Muscletang needs new floor pans - advice?

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Qcode351mach

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Question Q: If nothing else, is it feasible to use the panel adhesive on the area where the pans meet the rockers, as opposed to the rest?

Just curious where the hazard factors in here.

-Kurt
No adhesive what so ever especially at the rocker as others have said it's a structural piece integral part of the unibody. The only place you could use would be a small patch to a existing good floor.

 
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Make sure you weld the pan in. DONT use adhesive, the floor is a major structural part of the car. If you don't mind seeing the seam, make it easy on yourself and overlap the seams. I butt welded mine and you cant even tell its there, but its time consuming and pretty challenging if you have never welded before. Buy a good spot weld cutter and some bits for it. Also get a cheap flanger/punch tool from harbor freight so you don't have to drill 100 holes by hand! http://www.harborfreight.com/air-punch-flange-tool-1110.html
Good tip about the butt weld bits. Didn't know them. I found this Blair set in Amazon: http://www.amazon.com/gp/product/B002XML5HK/ref=ox_sc_act_title_1?ie=UTF8&psc=1&smid=A1UMBRA5ZTBCX8 Are those good?

I don't have a big enough air compressor to run air tools. Forgive my lack of knowledge, what are the holes you talk about for? I am planing on going the lap joint weld route.

 

73MustangCoupe

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I have an Eastwood 135 and it has done very well for me. If you have 220V, then the 175 would be even better. But for sheet metal, the 110V welder works very well. And definitely use gas. Flux core totally sucks, and is even worse with sheet metal. As far as the spotweld cutter, the Blair 11096 has a 1/8" pilot bit, so will leave a small hole. The Blair 11082 would be a better bet. Check out http://www.autobodynow.com/collections/blair/products/blair-equipment-spotweld-cutter-kits-11082.

Good luck.

 

cudak888

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Now I have a question about the passenger side rocker. Is that top piece missing a problem? should something be welded there or it doesn't matter?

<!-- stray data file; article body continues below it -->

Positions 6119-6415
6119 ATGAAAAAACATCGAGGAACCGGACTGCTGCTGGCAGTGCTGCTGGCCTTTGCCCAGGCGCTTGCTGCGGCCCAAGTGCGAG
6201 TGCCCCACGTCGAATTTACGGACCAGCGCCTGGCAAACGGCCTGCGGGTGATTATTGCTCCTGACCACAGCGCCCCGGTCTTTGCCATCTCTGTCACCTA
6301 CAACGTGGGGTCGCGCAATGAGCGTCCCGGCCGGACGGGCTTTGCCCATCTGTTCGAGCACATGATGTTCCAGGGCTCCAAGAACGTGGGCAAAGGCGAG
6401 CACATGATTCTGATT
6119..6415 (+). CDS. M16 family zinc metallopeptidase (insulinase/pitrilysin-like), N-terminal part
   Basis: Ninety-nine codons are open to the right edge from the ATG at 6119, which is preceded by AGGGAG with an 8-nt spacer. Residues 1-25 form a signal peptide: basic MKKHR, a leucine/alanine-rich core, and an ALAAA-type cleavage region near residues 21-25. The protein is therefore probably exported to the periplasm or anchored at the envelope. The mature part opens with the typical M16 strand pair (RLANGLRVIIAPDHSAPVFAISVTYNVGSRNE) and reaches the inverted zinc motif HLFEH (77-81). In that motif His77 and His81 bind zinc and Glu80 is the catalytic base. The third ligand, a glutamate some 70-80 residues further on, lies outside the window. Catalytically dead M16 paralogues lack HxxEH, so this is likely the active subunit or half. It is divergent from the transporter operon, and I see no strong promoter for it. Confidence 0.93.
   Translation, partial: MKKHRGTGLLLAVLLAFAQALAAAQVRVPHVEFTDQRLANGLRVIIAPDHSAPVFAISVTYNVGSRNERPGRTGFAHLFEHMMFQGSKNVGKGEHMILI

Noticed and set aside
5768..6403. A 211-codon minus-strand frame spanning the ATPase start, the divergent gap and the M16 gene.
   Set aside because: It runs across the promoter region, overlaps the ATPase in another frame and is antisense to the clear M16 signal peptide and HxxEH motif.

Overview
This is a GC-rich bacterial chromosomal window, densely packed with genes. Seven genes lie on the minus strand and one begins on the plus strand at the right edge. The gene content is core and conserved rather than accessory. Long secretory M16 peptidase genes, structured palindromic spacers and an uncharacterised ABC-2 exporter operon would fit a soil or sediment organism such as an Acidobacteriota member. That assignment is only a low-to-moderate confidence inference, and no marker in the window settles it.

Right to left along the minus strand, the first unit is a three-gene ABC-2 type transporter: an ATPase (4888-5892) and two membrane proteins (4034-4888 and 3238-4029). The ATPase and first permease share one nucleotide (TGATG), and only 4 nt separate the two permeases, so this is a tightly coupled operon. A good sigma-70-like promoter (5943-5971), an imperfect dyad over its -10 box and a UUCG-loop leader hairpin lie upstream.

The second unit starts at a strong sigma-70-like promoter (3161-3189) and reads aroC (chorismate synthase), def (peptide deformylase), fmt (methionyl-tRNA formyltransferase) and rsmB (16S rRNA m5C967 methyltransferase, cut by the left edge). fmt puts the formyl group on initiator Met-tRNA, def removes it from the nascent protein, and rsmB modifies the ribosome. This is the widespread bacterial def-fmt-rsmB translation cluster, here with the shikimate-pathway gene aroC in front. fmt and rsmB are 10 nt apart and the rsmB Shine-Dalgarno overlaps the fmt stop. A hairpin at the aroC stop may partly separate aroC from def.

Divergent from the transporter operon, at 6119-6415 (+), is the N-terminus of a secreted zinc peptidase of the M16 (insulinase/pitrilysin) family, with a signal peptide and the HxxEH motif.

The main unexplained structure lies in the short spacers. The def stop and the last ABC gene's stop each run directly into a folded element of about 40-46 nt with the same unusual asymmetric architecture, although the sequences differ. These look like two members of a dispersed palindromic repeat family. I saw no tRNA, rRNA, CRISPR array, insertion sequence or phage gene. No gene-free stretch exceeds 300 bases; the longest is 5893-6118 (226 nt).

Really strange that it should be chopped up like that (makes me think of The French Connection!), as the rocker itself doesn't appear damaged anywhere except the inside, and a hit on the outside that would have done the same to the inside would have been nasty enough that the rocker wouldn't look like that today - nor the car.

Perhaps this was a parts car at one time, and that panel was cut out of it as a donor?

Here is the same area on a '73 rocker:

30xj5f9.jpg


No adhesive what so ever especially at the rocker as others have said it's a structural piece integral part of the unibody. The only place you could use would be a small patch to a existing good floor.
Makes sense - though why is 8115 touted to have a stronger tensile strength than steel?

Would it be unacceptable if someone looking for a beer-budget workaround were to plug weld most of the panel, but use a combination of plug welds and 8115 on a lap joint at the trans tunnel?

I'm not necessarily advocating lapping the panels, but for someone who wishes to do so, it would seem as if using the 8115 and plug welds would be a long-lasting method to seal the lap joint (provided it's epoxy to epoxy). Unless 8115 is particularly flammable...

-Kurt

 
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Really strange that it should be chopped up like that (makes me think of The French Connection!), as the rocker itself doesn't appear damaged anywhere except the inside, and a hit on the outside that would have done the same to the inside would have been nasty enough that the rocker wouldn't look like that today - nor the car.